Why Thompson Launches his Candidacy on Jay Leno
Say what? Fred Thompson is launching his presidential candidacy on Jay Leno? In today's fragmented media world, it's a smart move. As the political scientist Matt Baum describes in a recent study, and as I have detailed on this blog many times, with so many media choices, audiences without a preference for political information are tuning out hard news and instead spending their media time with entertainment and infotainment media.
When candidates go on late night comedy, they reach the limited number of "persuadables" left in the electorate, non-news audiences who have few other sources of information about the candidate. The Clinton campaign pioneered the method in 1992 with his now iconic appearance on the Arsenio Hall Show. Today, late night comedy and day time talk shows are more critical for candidates than ever before.
On these programs, candidates are usually able to offer their best personal narrative, and hopefully in the process, prime memories of likability and strong character. The appearance on a late night show can also generate positive news coverage and positive buzz at the office, on blogs, or among friends.
And that's exactly the goal of the Thompson campaign. As detailed yesterday at the Washington Post, Thompson's appearance on Jay Leno coincides with his first presidential campaign ad, set to appear on the major networks at midnight, with the ad ending by directing viewers to Thompson's web site:
In a 30-second campaign commercial sent to networks for broadcast at midnight, Thompson warns that "On the next President's watch, our country will make decisions that will affect our lives and our families far into the future. We can't allow ourselves to become a weaker, less prosperous and more divided nation."
Thompson concludes the ad with an invitation to visit his new campaign website, Fred08.com, on Thursday to watch a 15-minute video in which he officially announces his campaign for the White House. But if there is any doubt, an announcer then comes on, saying: "Fred Thompson, Republican for President."
The ad will air throughout the day today and during the New Hampshire Republican presidential debate on Fox tonight. Following the debate -- which Thompson is skipping -- he will appear on Jay Leno's "Tonight Show."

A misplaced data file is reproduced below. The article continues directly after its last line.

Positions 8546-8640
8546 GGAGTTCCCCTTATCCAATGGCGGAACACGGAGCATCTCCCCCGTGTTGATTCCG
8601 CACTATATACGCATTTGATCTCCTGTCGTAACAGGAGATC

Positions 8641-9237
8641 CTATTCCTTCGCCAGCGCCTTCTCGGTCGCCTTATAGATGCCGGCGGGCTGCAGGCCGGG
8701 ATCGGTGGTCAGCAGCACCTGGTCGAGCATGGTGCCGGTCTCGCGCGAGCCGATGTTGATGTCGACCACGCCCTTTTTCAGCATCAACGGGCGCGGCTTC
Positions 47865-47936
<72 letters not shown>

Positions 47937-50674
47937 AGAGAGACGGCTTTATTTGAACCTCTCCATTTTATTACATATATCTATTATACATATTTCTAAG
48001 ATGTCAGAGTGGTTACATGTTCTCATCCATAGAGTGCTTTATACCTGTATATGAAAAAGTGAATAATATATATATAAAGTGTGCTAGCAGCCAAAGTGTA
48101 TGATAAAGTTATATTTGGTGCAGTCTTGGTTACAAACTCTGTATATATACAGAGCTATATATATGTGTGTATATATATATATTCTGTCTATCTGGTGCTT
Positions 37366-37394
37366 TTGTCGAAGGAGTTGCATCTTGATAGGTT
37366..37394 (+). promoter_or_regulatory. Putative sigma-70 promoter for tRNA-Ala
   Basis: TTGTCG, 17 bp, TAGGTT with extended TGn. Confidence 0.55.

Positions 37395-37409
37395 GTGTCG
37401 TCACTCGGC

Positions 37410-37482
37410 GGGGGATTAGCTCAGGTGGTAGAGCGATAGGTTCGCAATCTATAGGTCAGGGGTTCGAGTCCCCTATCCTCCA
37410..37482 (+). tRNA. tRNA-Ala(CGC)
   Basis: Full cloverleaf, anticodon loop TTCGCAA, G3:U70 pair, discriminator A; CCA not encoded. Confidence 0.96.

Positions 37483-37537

The idea, advisers say, is to create a national buzz about Thompson's official entry into the race and drive traffic to the new website on Thursday. The 15-minute video will be available on the website at 12:01 a.m. Thursday morning; advisers hope it steals the show the next morning on talk shows and cable news networks.
"The goal between now and the minute Senator Thompson is on Jay Leno is to drive as many people as we can to our website in anticipation of the launch video," said Communications Director Todd Harris.
NOTE: Polling data from recent Pew report.
Swipe right to make the connections that could change your career.
Swipe right. Match. Meet over coffee or set up a call.
No, we aren't talking about Tinder. Introducing Shapr, a free app that helps people with synergistic professional goals and skill sets easily meet and collaborate.
Even some teachers suffer from anxiety about math.
I teach people how to teach math, and I've been working in this field for 30 years. Across those decades, I've met many people who suffer from varying degrees of math trauma – a form of debilitating mental shutdown when it comes to doing mathematics.
She met mere mortals with and without the Vatican's approval.
- For centuries, the Virgin Mary has appeared to the faithful, requesting devotion and promising comfort.
- These maps show the geography of Marian apparitions – the handful approved by the Vatican, and many others.
- Historically, Europe is where most apparitions have been reported, but the U.S. is pretty fertile ground too.
The legacy of Felix Dzerzhinsky, who led Soviet secret police in the "Red Terror," still confounds Russia.
- Felix Dzerzhinsky led the Cheka, Soviet Union's first secret police.
- The Cheka was infamous for executing thousands during the Red Terror of 1918.
- The Cheka later became the KGB, the spy organization where Russia's President Putin served for years.
SMARTER FASTER trademarks owned by The Big Think, Inc. All rights reserved.